Cut the cost of your car insurance

You need cover in case this happens...

You need cover in case this happens…


By law, we must all be insured. But there are proactive steps drivers can take to reduce the cost of cover significantly. Here are a dozen top tips that can help cut your premiums.

Reducing car insurance costs – Pay once
You have a choice how you pay for insurance: annually or monthly. Most insurers charge extra for paying in monthly instalments so paying in a lump sum generally makes cover cheaper.

Reducing car insurance costs – Bump up your excess
Increasing your excess – the first few hundred pounds of any claim that must be paid by the driver – will lower your premium. The assumption on the insurer’s part is that the higher the excess, the more caution a driver will exercise on the road: no one likes to spend their own money should an accident happen.

Reducing car insurance costs – Limit your mileage
The fewer miles drivers travel in a year, the less of a risk they are considered to be. That’s why many insurers will issue a lower premium to drivers travelling fewer miles. If you don’t keep a record, an easy way to know how many miles you drive each year is to check your MOT certificates or the vehicle’s service history book.
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Allroads lead to roam?

Someone at Audi HQ in Ingolstadt plainly wasn’t paying attention during their English lessons. The result is the A6 allroad quattro wears badging without capital letters. In future I will be spelling it properly. Thankfully the engineering department clearly did have their eyes fixed to the blackboard.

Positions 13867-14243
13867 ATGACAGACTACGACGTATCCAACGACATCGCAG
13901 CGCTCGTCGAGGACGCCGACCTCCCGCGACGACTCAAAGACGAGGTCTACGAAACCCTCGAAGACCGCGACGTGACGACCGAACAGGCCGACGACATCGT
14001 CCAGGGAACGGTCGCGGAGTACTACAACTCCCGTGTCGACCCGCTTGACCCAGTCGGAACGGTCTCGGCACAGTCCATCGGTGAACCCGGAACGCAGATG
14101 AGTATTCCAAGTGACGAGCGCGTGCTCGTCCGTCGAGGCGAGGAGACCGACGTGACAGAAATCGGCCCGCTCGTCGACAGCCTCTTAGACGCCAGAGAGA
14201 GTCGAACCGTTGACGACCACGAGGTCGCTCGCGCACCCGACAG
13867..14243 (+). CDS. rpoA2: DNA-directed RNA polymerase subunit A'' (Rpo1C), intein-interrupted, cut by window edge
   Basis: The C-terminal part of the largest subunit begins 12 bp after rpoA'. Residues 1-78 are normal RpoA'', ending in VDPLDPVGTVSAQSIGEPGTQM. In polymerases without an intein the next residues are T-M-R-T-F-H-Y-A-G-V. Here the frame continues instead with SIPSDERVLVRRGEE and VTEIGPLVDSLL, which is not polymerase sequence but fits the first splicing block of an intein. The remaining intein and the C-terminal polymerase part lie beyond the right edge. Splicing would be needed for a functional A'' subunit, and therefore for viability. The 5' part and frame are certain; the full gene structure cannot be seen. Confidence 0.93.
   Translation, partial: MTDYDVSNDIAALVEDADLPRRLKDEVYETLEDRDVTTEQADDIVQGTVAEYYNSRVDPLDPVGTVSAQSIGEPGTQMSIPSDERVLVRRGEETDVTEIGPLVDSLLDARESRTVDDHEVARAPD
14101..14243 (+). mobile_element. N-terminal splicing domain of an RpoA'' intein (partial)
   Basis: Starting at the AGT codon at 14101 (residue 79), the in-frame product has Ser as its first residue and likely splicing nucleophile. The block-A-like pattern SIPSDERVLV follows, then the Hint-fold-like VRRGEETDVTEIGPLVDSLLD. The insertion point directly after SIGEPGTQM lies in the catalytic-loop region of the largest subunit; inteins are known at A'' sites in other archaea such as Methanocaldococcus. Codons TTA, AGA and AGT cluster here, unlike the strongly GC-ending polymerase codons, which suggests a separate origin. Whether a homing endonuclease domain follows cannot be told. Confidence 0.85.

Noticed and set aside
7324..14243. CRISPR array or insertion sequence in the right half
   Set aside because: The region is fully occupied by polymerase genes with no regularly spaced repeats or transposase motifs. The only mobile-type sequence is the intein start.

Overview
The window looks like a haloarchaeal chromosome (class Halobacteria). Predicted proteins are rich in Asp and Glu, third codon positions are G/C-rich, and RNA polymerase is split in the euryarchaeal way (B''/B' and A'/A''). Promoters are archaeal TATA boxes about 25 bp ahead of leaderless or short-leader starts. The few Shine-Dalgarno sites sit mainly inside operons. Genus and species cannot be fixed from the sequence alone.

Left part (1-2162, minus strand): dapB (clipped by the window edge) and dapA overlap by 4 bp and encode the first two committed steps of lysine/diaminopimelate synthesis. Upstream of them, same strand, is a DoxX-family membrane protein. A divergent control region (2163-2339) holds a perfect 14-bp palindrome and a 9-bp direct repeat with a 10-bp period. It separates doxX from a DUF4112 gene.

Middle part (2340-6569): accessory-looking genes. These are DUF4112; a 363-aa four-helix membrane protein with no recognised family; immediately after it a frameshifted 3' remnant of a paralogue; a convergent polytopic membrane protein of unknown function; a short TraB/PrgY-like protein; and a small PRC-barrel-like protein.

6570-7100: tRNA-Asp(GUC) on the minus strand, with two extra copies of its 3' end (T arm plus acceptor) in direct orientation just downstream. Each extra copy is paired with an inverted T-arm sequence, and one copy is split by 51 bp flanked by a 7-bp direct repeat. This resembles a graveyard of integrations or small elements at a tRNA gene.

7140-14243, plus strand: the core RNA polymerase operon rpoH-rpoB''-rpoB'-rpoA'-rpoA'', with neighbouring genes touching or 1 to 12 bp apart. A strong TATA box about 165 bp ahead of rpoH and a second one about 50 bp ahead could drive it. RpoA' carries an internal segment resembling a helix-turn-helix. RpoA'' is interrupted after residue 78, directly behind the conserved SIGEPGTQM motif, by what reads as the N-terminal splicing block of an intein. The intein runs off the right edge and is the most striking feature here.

All white, all white, it's a big beast

All white, all white, it’s a big beast


The Allroad is a great concept: a regular estate with go-anywhere capability. It’s got off-road equipment like Hill Descent Control. Of course it’s four-wheel drive; and you can raise the ride height courtesy of the air suspension. However, I’m not sure I’d rather have this than a regular SUV if I was going to be spending a lot of time in the muddy stuff. But I won’t be. And nor will the majority of Allroad drivers making it road-biased for a reason, although it’s a big car and you really notice its girth on rural roads.

While Audis are rightly praised for the beauty of their interiors, for me, the engine and transmission are the high point of the A6 Allroad. The creamy 3.0-litre V6 turbo diesel has a hefty 428lb ft of torque meaning a remarkably swift 0-60mph time of 6.6 seconds. Claimed economy is 44.8mpg on the combined cycle and I’m regularly easing into the early 40s. This gives me hope that when the engine is properly run-in the manufacturer’s estimate will be attainable.

Of course the interior is a work of art. But at night it’s particularly lovely, glowing red and white with digital clarity to its analogue feel. The alcantara suede seats are initially comfortable too. However, they adjust up and down as well as tilting which causes a bit of to-ing and fro-ing between Mrs F and I because I like lots of support under my legs, she doesn’t.

That brings me to the pedals. As with so many cars that are designed to be left-hand drive, in swapping the steering wheel over, the pedals have had to be angled slightly to the left obviously to cater for something in the bowels of the engine compartment. You don’t notice it on short trips. But on longer journeys the very slightly different angle that my legs have to point in relation to my body snuggled into the seat manifests itself in lower back ache. There is an answer: I sit pointing slightly to the left. It feels a bit weird initially but it’s better than back pain.